2_Surveillance as Oppression

Against the background of such classic concepts of surveillance stands the idea of surveillance as a distinct concept of the expression and agency of power and oppression. From this perspective, surveillance intrudes upon the individual through means of hegemonic otherness. Thus the repressive sense of governance always remains the other to a self that imagines itself as at least partially free. It is this freedom of the self as one of the decisive achievements of modernity that is dialectically making the self suspicious of any form of governmental power. In turn, the self has to be put under control as a prerequisite of the modern condition and the state that emerges from it. [5] Surveillance as a political practice of governance emerges from the fact that in modernity a governance of the people has become unthinkable beyond the acknowledgment of the individual as such. Therefore, surveillance plus eventually individualistic sanctions beyond mere surveillance are an integral part of the security measures of the state within modernity. Naturally, acknowledgment here takes the form of negation when the purpose of surveillance is to withhold the seemingly strong connection between the modern self and anomy.

The regime of surveillance cannot picture the modern self as being affirmative and therefore, as has been shown, consequently misunderstands this self as naturally striving to transgress the limits of sociation. As we know and have repeatedly been shown, this is not the case. However, the lasting mistrust of institutions of sovereignty against their people also demonstrates how strongly imagination is involved on the part of sovereignty, when it cannot stop producing fantasies about the deviancy and resistance of those who are governed. The imagination of a general sovereignty pictures the self as a constant threat to the order of things, because it is the individual self in which contingency materializes against the presumed stability of traditional framings. Therefore, the agency of governmentality, with surveillance as one practice amongst others, becomes the great other to the self. Governmentality then functions as the heterotopia of the modern self, which, by nature, has to be unaware of the fact that it is a result of such governance. In either case, intimacy as the very precondition of modern subjectivity is turned into a realm of hidden invasiveness by the agents of a governance of the people. However, by this divide and principle of sovereignty, surveillance as one practice of social governance is infiltrating society on the whole.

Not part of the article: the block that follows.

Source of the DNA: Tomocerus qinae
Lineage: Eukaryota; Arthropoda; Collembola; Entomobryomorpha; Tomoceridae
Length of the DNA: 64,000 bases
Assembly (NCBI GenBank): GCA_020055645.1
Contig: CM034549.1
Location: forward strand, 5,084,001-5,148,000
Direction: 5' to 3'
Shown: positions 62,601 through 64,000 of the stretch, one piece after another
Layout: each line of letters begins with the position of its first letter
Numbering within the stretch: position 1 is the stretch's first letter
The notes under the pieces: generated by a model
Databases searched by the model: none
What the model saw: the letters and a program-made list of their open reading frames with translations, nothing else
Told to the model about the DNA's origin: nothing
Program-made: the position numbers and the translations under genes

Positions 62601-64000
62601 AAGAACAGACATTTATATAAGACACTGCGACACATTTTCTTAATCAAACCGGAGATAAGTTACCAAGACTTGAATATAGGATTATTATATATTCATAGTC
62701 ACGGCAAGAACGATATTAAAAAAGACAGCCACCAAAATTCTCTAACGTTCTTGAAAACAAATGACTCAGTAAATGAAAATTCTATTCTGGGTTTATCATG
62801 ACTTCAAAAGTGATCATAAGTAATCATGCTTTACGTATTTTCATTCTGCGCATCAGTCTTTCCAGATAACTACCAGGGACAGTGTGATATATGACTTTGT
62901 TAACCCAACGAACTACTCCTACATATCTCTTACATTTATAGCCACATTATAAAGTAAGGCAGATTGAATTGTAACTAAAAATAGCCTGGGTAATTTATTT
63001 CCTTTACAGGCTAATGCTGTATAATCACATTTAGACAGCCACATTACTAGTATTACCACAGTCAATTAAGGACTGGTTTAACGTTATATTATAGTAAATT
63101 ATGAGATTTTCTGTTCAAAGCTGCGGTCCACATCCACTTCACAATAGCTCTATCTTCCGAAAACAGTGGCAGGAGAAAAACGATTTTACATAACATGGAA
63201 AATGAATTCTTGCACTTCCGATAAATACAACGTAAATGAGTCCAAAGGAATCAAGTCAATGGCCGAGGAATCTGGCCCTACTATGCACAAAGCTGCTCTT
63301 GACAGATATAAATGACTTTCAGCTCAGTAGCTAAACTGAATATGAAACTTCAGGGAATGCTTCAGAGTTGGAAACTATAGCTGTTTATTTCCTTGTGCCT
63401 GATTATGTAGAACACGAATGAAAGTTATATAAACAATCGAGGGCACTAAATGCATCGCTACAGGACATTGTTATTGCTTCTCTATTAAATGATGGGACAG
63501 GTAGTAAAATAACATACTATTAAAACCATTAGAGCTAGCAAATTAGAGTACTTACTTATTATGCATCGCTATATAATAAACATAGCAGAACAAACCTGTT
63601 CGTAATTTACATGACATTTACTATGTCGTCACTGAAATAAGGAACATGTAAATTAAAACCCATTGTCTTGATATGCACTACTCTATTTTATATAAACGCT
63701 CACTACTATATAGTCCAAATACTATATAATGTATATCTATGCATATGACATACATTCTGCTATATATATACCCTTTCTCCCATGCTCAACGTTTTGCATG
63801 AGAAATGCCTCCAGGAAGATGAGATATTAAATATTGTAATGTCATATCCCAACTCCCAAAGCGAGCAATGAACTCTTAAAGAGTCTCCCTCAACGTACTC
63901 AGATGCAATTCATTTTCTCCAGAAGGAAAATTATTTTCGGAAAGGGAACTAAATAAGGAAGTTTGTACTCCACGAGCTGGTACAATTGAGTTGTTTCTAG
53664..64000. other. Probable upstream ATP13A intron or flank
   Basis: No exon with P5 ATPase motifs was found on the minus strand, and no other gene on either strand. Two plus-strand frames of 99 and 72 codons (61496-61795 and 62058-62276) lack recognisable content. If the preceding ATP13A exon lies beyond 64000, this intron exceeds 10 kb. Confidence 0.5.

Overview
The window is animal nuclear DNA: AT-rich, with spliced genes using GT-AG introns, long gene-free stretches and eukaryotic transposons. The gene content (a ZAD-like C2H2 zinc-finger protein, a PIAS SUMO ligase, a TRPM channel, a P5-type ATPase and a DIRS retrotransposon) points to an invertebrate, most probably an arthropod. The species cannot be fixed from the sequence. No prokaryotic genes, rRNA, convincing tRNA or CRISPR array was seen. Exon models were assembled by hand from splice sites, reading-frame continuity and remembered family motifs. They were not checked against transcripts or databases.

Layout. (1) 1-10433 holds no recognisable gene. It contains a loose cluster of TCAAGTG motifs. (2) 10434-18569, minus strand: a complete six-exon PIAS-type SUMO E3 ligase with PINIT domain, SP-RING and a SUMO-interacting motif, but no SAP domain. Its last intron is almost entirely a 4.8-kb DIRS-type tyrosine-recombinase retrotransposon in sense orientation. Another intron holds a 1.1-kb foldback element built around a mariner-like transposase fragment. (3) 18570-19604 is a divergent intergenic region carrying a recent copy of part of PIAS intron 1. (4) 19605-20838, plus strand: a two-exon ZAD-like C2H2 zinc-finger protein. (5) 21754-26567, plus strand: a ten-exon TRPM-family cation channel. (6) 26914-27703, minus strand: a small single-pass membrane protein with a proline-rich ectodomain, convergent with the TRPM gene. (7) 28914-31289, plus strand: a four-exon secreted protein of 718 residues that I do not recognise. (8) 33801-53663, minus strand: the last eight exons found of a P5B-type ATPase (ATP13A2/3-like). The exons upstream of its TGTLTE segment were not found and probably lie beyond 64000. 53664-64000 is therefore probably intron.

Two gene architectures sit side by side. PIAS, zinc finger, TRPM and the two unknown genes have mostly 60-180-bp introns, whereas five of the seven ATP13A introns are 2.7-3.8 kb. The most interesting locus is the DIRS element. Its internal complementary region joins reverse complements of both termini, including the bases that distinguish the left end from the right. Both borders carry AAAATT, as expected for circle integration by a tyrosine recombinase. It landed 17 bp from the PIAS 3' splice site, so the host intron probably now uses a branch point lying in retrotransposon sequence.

The message that can be inferred from the permanent subsurface practice of surveillance, which is only ever present in the joint imagination of people, is that literally no one will ever be safe from such ubiquity of power. Against this background society as a whole emerges as a heterotopia. Life in the society of surveillance is only possible by means of imagining a world without surveillance. Vice versa, being subject to constant surveillance measures contributes to imaginations of a constant presence of surveillance even in potentially unsurveilled living environments. Much more than any traceable practice, surveillance in oppressive societies is felt as an atmosphere, as a contamination of the social. That said, surveillance does not need to be factually in place to be effective; the cultural imagination of being an object of surveillance is sufficient to produce similar effects.

3_The Recent Expansion of Surveillance